While we cannot identify with high certainty the main causes of increased yield responses in fields with above-normal spring rainfall, this finding can be used to design additional controlled studies in many locations across the state. These studies may shed light on why soybean plants are more likely to respond to fungicide after relatively wet springs and identify the average time of delaying soybean senescence in fungicide-treated strips. Additional studies are currently underway to identify whether spatial factors (e.g., field topography, soil moisture, soil drainage class) affect yield response variability at field and within-field levels. Even though the observed increases in plant greenness increased the likelihood of a positive yield response, caution should be taken. The increased use of a single fungicide class in blanket foliar applications could result in an increased risk of fungi developing resistance (10).


Acknowledgments

This study was partially funded by BASF, the Chemical Company, and the Iowa Soybean Association with soybean checkoff dollars. We are very thankful to all farmers, agronomists, retailers, and technical providers for participating in the study. Also, this study would not be possible without the On-Farm Network staff that contributed numerous hours for providing logistics support, collecting, processing, and analyzing the data. We are also thankful to the staff of the Laboratory for Applied Spatial Analysis of Southern Illinois University Edwardsville for processing and analyzing digital aerial imagery.


Literature Cited

1. Bestor, N. 2011. The effect of fungicides on soybean in Iowa applied alone or in combination with insecticides at two application growth stages on disease severity and yield. M.S. thesis. Dept. of Plant Pathology and Microbiology, Iowa State Univ., Ames, IA.

2. Fehr, W. R., and Caviness, C. E. 1971. Stages of soybean development. Crop Sci. 11:929-930.

3. Grossmann, K.,and Gunter, R. Bioregulatory effects of the fungicidal strobilurin kresoxim-methyl in wheat (Triticum astivum). 1999. Pesticide Manag. Sci. 50:11-20.

4. Headline fungicide. Suplemental label. Online. BASF Corp., Research Triangle Park, NC.

5. Iowa Environmental Mesonet. IEM rainfall. Online. Agronomy Dept., Iowa St. Univ., Ames, IA.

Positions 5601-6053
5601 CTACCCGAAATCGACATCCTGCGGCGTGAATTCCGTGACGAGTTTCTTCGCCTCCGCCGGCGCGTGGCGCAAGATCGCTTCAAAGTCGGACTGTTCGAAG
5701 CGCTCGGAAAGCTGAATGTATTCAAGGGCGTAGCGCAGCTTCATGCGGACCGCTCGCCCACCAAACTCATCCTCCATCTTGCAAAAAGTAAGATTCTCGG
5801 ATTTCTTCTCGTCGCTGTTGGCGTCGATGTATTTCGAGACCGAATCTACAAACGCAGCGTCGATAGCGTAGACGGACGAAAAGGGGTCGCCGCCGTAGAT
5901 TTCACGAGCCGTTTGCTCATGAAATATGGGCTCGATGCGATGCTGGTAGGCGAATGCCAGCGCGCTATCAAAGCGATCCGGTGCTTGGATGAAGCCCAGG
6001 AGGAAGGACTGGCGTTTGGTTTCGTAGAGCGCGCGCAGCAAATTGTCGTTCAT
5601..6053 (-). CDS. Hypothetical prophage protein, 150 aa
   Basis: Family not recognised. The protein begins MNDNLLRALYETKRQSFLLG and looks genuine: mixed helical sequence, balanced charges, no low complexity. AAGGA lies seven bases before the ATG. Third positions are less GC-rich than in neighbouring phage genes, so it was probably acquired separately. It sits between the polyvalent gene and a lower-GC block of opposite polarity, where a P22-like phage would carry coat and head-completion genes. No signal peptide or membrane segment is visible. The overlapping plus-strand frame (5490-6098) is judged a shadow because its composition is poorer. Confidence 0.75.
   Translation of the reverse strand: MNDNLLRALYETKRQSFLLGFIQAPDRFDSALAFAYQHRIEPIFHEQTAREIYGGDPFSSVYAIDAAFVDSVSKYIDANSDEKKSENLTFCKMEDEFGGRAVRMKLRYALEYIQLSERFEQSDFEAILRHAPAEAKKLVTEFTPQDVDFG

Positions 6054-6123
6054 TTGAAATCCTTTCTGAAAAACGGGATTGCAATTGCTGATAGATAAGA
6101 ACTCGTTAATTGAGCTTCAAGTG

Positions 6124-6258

6. Koehle, H., Grossmann, K., Jabs, T. , Stierl, R., Gerhard, M., Kaiser, W., Glaab, J., Conrath, U., Seehaus, K., and Herms, S. 2002. Physiological effects of the strobilurin fungicide F 500 on plants. Pages 61–74 in: Modern Fungicides and Antifungal Compounds, III. H. Lyr, P. E. Russell, and H. D. Sisler, eds. Intercept, Andover, UK.

7. Kyveryga, P. M., and Blackmer, T. M. 2013. Probability of profitable yield response to nitrification inhibitor used with liquid swine manure on corn. Precis. Agric. doi:10.1007/s11119-013-9307-8.

8. Kyveryga, P. M., Blackmer, T. M., Pearson R. 2012. Normalization of uncalibrated late-season digital aerial imagery for evaluating corn nitrogen status. Precis. Agric. 13:2-16.

9. Kyveryga, P. M., Caragea, P. C., Kaiser, M. S., and Blackmer, T. M. 2013. Predicting risk from reducing nitrogen fertilization using hierarchical models and on-farm data. Agron. J. 105:85-94.

10. Mueller, D. S., Wise, K. A., Dufault, N. S., Bradley, C. A., and Chilvers, M. I. 2013. Fungicides for field crops. American Phytopathological Society, St. Paul, MN.

11. Mueller, T. A., Miles, M. R., Morel, W., Marois, J. J., Wright, D. L., Kemerait, R. C., Levy, C., and Hartman, G. L. 2009. Effect of fungicide and timing of application on soybean rust severity and yield. Plant Dis. 93:243-248.

12. Robertson, A. E., and Nutter, F. W., Jr. Iowa soybean disease survey in 2005 and 2006. Dept. of Plant Path. and Microbiol., Iowa State Univ., Ames, IA.

13. Schneider, R. W. Hollier, C. A., Whitam, H. K., Palm, M. E., McKemy, J. M., Hernández, J. R., Levy, L., DeVries-Paterson, R. 2005. First report of soybean rust caused by Phakopsora pachyrhizi in the Continental United States. Plant Dis. 89:774-774.

14. Swoboda, C., and Pedersen, P. 2009. Effect of fungicide on soybean growth and yield. Agron. J. 101:352-356.